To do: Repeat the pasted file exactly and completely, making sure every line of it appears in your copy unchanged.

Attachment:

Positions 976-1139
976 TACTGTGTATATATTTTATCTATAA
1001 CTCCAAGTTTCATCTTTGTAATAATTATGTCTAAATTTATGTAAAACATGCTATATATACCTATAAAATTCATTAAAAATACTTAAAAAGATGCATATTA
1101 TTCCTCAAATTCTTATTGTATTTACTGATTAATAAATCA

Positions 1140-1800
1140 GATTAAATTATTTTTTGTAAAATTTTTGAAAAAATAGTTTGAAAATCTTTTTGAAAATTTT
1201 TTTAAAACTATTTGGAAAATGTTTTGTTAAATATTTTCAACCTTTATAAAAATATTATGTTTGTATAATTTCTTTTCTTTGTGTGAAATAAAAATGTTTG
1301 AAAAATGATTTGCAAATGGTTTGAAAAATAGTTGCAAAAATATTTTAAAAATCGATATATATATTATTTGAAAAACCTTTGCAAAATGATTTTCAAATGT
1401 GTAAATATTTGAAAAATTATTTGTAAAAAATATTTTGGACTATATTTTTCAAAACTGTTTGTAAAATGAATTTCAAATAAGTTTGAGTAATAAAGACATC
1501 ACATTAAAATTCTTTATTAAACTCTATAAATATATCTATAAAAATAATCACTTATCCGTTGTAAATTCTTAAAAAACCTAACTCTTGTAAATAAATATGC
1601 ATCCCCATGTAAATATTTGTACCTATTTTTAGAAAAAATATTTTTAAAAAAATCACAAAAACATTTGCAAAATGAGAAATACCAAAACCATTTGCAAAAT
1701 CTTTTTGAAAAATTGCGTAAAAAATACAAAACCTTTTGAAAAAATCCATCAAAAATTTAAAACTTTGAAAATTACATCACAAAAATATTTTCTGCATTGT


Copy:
Positions 976-1139
976 TACTGTGTATATATTTTATCTATAA
1001 CTCCAAGTTTCATCTTTGTAATAATTATGTCTAAATTTATGTAAAACATGCTATATATACCTATAAAATTCATTAAAAATACTTAAAAAGATGCATATTA
1101 TTCCTCAAATTCTTATTGTATTTACTGATTAATAAATCA

Positions 1140-1800
1140 GATTAAATTATTTTTTGTAAAATTTTTGAAAAAATAGTTTGAAAATCTTTTTGAAAATTTT
1201 TTTAAAACTATTTGGAAAATGTTTTGTTAAATATTTTCAACCTTTATAAAAATATTATGTTTGTATAATTTCTTTTCTTTGTGTGAAATAAAAATGTTTG
1301 AAAAATGATTTGCAAATGGTTTGAAAAATAGTTGCAAAAATATTTTAAAAATCGATATATATATTATTTGAAAAACCTTTGCAAAATGATTTTCAAATGT
1401 GTAAATATTTGAAAAATTATTTGTAAAAAATATTTTGGACTATATTTTTCAAAACTGTTTGTAAAATGAATTTCAAATAAGTTTGAGTAATAAAGACATC
1501 ACATTAAAATTCTTTATTAAACTCTATAAATATATCTATAAAAATAATCACTTATCCGTTGTAAATTCTTAAAAAACCTAACTCTTGTAAATAAATATGC
1601 ATCCCCATGTAAATATTTGTACCTATTTTTAGAAAAAATATTTTTAAAAAAATCACAAAAACATTTGCAAAATGAGAAATACCAAAACCATTTGCAAAAT
1701 CTTTTTGAAAAATTGCGTAAAAAATACAAAACCTTTTGAAAAAATCCATCAAAAATTTAAAACTTTGAAAATTACATCACAAAAATATTTTCTGCATTGT